A life-size bronze
statue of the late civic leader and politician will be formally
unveiled on Aug. 7 at 4 p.m. in the Brandywine Hundred branch
library on Foulk Road.
The statue and the
decision to position it in a place where thousands of people who
will benefit for years to come from the result of what was
probably the foremost of Cloutier's many public projects is both
a fitting tribute and a recognition of the respect and esteem in
which he was held by many
people whom he
served, according to Ernest Cragg, a director of the Phil
Cloutier Memorial Foundation.
"He had a standard
he lived by that caught the admiration of people," Cragg said.
The statue, a
Charles Parks sculpture, was commissioned and paid for by
private funds raised by the foundation. "The group is about as
far-ranging across the political spectrum as you'll see," he
Joseph Mitchell is
president and treasurer of the foundation. Alan Levin, chief
executive of Happy Harry's, is vice president. Donovan Carbaugh
is secretary. Directors include Cloutier's widow, state Senator
Cathy Cloutier, Senator Charles Copeland, Representative Robert
Valihura, County Councilman Robert Weiner, and Jerry Martin,
Joan Hicks and Ronald Poliquin.
New Castle County is
providing the base on which the statue will be positioned.
County Executive Tom Gordon and chief administrative officer
Sherry Freebery, who are hosting the unveiling are Democrats.
Cloutier was a Republican.
unsuccessfully for election to be lieutenant governor, Cloutier
was elected of County Council, serving in that position from
points a text from the writings of Thomas Aquinas,
which is readable on the statue of Philip Cloutier.
The statue is on a fork lift in preparation for its
being moved the the Brandywine Hundred branch
library where it will be on permanent display.
1989 until 1993. He
went on to be state representative from 1995 until his death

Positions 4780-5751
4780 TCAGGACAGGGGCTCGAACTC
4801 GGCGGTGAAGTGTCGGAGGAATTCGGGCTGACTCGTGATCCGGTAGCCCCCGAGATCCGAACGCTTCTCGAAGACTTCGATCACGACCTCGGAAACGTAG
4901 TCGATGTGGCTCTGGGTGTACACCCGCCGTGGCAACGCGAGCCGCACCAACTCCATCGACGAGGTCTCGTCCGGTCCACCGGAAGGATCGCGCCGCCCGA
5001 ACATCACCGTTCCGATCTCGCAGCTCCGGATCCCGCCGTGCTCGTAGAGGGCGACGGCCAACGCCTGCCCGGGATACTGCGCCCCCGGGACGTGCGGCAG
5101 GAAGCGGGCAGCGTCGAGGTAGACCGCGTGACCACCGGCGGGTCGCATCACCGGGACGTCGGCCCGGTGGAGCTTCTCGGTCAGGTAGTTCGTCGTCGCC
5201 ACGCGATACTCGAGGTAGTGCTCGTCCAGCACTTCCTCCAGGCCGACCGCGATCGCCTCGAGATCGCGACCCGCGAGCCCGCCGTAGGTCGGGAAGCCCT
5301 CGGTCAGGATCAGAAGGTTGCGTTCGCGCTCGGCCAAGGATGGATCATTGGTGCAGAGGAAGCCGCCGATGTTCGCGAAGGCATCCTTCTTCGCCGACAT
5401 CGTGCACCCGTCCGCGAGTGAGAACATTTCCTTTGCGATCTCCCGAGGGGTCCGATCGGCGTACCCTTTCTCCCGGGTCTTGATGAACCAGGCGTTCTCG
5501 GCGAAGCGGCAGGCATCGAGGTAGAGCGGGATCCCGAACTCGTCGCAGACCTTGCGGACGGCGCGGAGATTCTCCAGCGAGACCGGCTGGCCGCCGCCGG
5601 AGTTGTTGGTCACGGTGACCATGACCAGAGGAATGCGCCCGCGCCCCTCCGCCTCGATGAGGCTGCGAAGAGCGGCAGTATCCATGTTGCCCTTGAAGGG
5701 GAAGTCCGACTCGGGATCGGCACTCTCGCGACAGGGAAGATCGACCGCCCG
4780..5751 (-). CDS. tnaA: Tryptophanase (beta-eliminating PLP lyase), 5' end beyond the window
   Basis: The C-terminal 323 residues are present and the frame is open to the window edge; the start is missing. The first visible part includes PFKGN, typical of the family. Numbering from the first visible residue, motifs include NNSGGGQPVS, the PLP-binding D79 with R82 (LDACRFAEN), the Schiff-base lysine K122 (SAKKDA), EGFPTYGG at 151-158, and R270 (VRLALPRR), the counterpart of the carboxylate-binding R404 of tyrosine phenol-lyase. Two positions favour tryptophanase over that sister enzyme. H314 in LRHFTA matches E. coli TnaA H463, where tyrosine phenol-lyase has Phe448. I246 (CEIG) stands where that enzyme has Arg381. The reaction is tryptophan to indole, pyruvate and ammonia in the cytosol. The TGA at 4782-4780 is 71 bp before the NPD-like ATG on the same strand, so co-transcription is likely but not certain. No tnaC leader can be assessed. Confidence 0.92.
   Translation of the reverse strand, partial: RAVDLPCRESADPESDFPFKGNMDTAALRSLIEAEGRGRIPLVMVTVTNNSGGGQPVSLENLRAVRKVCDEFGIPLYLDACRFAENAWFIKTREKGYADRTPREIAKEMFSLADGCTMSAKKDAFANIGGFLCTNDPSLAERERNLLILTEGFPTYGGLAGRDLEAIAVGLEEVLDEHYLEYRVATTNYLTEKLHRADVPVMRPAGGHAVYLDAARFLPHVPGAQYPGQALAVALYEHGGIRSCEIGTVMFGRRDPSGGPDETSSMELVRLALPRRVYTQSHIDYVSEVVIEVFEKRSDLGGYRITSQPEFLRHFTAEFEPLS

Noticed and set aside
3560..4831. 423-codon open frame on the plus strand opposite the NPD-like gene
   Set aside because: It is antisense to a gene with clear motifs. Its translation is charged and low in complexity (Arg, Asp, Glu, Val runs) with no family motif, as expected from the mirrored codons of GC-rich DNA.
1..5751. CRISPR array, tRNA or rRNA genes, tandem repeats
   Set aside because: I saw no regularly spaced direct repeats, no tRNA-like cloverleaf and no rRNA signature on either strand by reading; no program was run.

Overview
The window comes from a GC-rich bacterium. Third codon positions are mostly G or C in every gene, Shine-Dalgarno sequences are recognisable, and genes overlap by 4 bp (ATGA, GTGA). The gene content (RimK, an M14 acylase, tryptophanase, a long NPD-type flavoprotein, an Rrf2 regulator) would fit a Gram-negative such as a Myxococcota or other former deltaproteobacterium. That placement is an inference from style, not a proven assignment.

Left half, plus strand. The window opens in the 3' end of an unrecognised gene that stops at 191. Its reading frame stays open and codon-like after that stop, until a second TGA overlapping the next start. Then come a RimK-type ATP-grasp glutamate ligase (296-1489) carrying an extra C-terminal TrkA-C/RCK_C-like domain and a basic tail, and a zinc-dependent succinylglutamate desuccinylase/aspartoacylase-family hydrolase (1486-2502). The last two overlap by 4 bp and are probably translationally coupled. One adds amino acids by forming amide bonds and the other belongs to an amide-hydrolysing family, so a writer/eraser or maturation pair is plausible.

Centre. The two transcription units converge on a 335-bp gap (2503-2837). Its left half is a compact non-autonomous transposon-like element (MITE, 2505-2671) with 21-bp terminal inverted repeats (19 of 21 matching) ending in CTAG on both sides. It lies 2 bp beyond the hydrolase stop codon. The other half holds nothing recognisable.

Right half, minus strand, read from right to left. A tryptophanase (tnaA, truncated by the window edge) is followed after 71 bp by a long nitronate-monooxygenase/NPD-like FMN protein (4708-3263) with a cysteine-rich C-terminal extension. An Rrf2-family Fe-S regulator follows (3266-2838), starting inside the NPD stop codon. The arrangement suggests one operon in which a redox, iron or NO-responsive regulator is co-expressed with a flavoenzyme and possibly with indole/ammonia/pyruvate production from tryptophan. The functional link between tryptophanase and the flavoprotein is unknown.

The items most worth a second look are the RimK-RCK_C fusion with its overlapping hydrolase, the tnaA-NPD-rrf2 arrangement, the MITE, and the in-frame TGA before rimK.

from cancer, at age 48, in 1998.
elective office, Cloutier was active with the Council of Civic
Organizations of Brandywine Hundred. It was while in that
capacity that he and others began pressing for a modern
regional-level public library to replace the small and outmoded
one in Talleyville.
Cragg said a telling
event in Cloutier's life what when the Du Pont Co., where he
worked for 25 years including the time he held public office,
offered him a major promotion which would have included a
transfer to Switzerland.
"He turned it down,
telling them his intention was to spend his spare time in public
service," Cragg said. "Here is a guy opting for public service
when he didn't have to and it would have been to his great
advantage not to."
The sculpture is
unusual as heroic statues go in that it depicts a seated and
relaxed Cloutier wearing eyeglasses and reading a book. It is
not just a generic book, but a volume of the works of Thomas
Aquinas, a 13th Century Christian theologian and philosopher.
That is more than
fitting, Cragg said. Aquinas was Cloutier's 'patron saint' and,
in effect, a sort of mentor.
Cragg said three
books by and about Aquinas were the last book purchase Cloutier
made before his death. "He gave them to Cathy and said, 'This is
me'," Cragg said.